Updated: Thursday, 13 March 2014 21:34 | By Agence France-Presse

Wheelchair curlers hurl stones in chess on ice

Aileen Neilson sits perfectly straight, staring ahead, readjusts her position in the wheelchair, takes a deep breath and pushes the 20 kilogramme curling stone across the ice. 


Wheelchair curlers hurl stones in chess on ice

Russia's Oxana Slesarenko (2nd R) pushes the stone during the match between USA and Russia in Wheelchair Curling at XI Paralympic Olympic games in the Ice Cube Curling Centre stadium near Sochi on March 10, 2014 - by Kirill Kudryavtsev

Neilson, the only female wheelchair curling skip, or captain, at the Sochi Winter Paralympic Games, is trying with her all-Scottish team to unseat Canada, the double reigning champions.

"You have to be really patient, it's not over until the last stone is thrown," she said after Britain finally overtook the US in a tense game. 

Like Aileen's team, the rocks in Sochi are also from Scotland, chiseled into the right shape from granite mined at Ailsa Craig, an uninhabited island.

But while the rocks may be the same, there are many differences between curling and wheelchair curling. You won't see the frantic sweeping of the ice at the Paralympics, but you will see women and men playing on the same team.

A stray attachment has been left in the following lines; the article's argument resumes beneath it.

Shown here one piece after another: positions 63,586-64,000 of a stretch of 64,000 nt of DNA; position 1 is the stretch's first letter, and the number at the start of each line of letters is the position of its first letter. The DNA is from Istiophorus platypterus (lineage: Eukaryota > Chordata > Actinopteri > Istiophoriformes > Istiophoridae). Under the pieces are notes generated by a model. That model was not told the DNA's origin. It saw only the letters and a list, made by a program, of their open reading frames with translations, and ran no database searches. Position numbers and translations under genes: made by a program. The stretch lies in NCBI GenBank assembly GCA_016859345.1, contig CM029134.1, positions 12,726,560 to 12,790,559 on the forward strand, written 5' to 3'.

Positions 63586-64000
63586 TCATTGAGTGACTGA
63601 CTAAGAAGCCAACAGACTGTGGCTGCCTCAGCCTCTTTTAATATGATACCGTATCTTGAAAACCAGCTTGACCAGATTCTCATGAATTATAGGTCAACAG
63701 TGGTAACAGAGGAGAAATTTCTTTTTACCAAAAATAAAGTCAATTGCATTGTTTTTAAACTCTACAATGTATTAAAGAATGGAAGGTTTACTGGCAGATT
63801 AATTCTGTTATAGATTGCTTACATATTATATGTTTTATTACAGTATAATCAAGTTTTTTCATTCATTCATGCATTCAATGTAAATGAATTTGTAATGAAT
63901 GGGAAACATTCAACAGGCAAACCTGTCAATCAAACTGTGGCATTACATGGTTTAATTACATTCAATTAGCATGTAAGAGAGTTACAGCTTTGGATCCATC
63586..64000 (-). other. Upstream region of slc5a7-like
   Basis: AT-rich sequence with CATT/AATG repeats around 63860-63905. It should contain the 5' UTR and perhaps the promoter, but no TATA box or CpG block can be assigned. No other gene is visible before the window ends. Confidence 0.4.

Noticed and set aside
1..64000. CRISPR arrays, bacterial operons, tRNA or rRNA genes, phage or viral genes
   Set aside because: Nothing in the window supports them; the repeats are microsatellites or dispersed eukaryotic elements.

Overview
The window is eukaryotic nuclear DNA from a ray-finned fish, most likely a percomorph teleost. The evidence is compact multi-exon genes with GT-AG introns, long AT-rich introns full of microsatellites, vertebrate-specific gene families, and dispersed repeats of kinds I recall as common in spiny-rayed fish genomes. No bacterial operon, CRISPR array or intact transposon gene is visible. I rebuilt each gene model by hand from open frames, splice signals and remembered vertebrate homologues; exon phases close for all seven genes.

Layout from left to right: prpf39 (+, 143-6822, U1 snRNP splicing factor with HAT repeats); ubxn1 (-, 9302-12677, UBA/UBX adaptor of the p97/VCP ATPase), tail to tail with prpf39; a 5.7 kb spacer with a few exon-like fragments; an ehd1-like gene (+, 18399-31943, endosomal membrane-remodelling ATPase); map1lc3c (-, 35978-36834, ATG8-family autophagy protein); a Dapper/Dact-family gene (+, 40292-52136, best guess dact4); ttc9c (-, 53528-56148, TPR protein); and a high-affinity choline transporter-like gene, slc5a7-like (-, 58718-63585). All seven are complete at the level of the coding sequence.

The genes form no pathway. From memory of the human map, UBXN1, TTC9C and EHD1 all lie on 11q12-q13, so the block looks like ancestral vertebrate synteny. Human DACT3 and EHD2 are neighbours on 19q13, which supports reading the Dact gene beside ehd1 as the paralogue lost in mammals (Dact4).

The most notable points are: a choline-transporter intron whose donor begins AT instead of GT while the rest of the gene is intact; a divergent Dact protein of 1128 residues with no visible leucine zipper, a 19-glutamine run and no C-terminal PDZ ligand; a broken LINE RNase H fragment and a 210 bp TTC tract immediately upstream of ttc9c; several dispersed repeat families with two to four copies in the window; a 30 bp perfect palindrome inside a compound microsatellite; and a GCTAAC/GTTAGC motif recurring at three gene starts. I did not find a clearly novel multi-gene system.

Sometimes that leads to romance -- Finnish competitors Markku Karjalainen and Sari Karjalainen met in 2008 playing wheelchair curling and are now both in Sochi on the national team. 

"I think it works well," Eileen said of the mixed gender aspect of the game. "I would like for more females to get involved." 

Eileen's team is ranked third before the last so-called round robin session -- a dozen games when all teams play one another to determine the best four to move to the semifinals. 

Canada, the Vancouver Paralympic champions, and Russia, ranked second in their Paralympic debut, have already secured places in the semi-finals to be held Saturday.

-Chess on ice-

With its slow pace and sessions that can take longer than three hours, curling is often compared to chess, and many consider the wheelchair version even more difficult, since the launch of the stone has to be even more precise, with no sweeping to guide it into place. 

Moreover, wheelchair players sit lower, so it's harder for them to tell the distance between the stones already at the end of the curling sheet. 

"Strategy wise, it's like chess," said US skip Patrick McDonald. "To get to the point where you see five steps ahead -- that takes a long, long time." 

The sport is also one that represents the biggest age range at the Paralympics, from China's 23-year-old Guangqin Xu to Canada's 63-year-old skip Jim Armstrong. 

"In today's world, with football and basketball, it's probably too slow of a sport for the younger generation, but if they took the time to play it, it would catch their attention," said McDonald. 

He added that despite what it may look like, throwing stones is physically draining and demands going to the gym to build up cardio endurance, not just working on strategy. 

"I played here after not throwing stones for a week, and I am more sore now than I was before I got here," he said. "It does take physical attributes to do it, you need to stay in shape."

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